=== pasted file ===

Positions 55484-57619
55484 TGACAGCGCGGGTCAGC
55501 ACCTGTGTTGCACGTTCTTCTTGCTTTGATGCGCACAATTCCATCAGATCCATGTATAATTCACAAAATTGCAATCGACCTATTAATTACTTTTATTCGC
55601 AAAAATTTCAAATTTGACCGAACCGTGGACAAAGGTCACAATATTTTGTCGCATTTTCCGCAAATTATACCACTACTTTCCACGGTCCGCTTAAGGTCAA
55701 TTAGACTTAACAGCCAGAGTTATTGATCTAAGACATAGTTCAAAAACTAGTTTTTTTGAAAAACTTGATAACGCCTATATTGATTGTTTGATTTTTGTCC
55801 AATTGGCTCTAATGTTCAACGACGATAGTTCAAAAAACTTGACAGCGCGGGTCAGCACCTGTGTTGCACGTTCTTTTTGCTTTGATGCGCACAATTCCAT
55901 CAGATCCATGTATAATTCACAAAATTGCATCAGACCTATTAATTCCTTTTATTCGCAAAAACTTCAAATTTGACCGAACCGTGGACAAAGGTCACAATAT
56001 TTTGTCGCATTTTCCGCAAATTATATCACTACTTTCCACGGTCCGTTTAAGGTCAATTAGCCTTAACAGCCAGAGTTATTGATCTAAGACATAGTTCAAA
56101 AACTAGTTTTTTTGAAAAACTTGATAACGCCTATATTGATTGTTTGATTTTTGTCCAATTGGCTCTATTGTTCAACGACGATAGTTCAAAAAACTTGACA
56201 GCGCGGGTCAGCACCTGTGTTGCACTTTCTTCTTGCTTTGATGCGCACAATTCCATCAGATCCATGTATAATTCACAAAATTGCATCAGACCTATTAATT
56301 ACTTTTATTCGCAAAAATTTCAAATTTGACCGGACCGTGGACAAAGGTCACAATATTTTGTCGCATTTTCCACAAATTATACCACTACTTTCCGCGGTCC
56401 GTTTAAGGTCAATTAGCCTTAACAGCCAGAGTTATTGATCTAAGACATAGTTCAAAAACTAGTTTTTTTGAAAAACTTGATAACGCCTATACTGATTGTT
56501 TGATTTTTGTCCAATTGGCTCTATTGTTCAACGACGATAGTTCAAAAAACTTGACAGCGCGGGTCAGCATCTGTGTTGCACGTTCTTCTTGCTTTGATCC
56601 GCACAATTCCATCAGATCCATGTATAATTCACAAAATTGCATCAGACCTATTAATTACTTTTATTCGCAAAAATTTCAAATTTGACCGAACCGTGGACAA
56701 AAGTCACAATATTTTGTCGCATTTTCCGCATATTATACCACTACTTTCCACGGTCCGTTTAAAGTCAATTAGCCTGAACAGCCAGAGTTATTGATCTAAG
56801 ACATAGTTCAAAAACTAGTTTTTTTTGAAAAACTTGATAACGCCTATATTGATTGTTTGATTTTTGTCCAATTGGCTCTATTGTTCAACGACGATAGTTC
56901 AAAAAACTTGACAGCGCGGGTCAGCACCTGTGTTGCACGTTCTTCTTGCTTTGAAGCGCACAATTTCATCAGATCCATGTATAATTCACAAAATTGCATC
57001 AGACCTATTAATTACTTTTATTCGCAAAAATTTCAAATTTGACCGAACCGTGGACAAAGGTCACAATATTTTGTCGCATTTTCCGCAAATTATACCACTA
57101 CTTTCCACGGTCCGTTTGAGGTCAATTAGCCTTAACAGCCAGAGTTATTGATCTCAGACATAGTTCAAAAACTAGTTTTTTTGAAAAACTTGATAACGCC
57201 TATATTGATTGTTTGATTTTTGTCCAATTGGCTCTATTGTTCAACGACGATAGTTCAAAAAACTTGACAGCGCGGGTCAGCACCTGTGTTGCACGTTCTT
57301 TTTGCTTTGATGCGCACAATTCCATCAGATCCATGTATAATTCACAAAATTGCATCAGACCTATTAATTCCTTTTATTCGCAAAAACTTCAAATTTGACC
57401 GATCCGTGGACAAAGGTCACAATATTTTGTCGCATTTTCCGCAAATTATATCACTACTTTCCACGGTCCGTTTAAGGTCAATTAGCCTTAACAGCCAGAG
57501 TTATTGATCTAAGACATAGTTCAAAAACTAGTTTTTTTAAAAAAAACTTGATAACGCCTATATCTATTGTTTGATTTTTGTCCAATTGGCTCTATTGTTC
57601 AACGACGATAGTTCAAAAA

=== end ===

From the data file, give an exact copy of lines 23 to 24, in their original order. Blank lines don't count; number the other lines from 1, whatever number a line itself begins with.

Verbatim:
57501 TTATTGATCTAAGACATAGTTCAAAAACTAGTTTTTTTAAAAAAAACTTGATAACGCCTATATCTATTGTTTGATTTTTGTCCAATTGGCTCTATTGTTC
57601 AACGACGATAGTTCAAAAA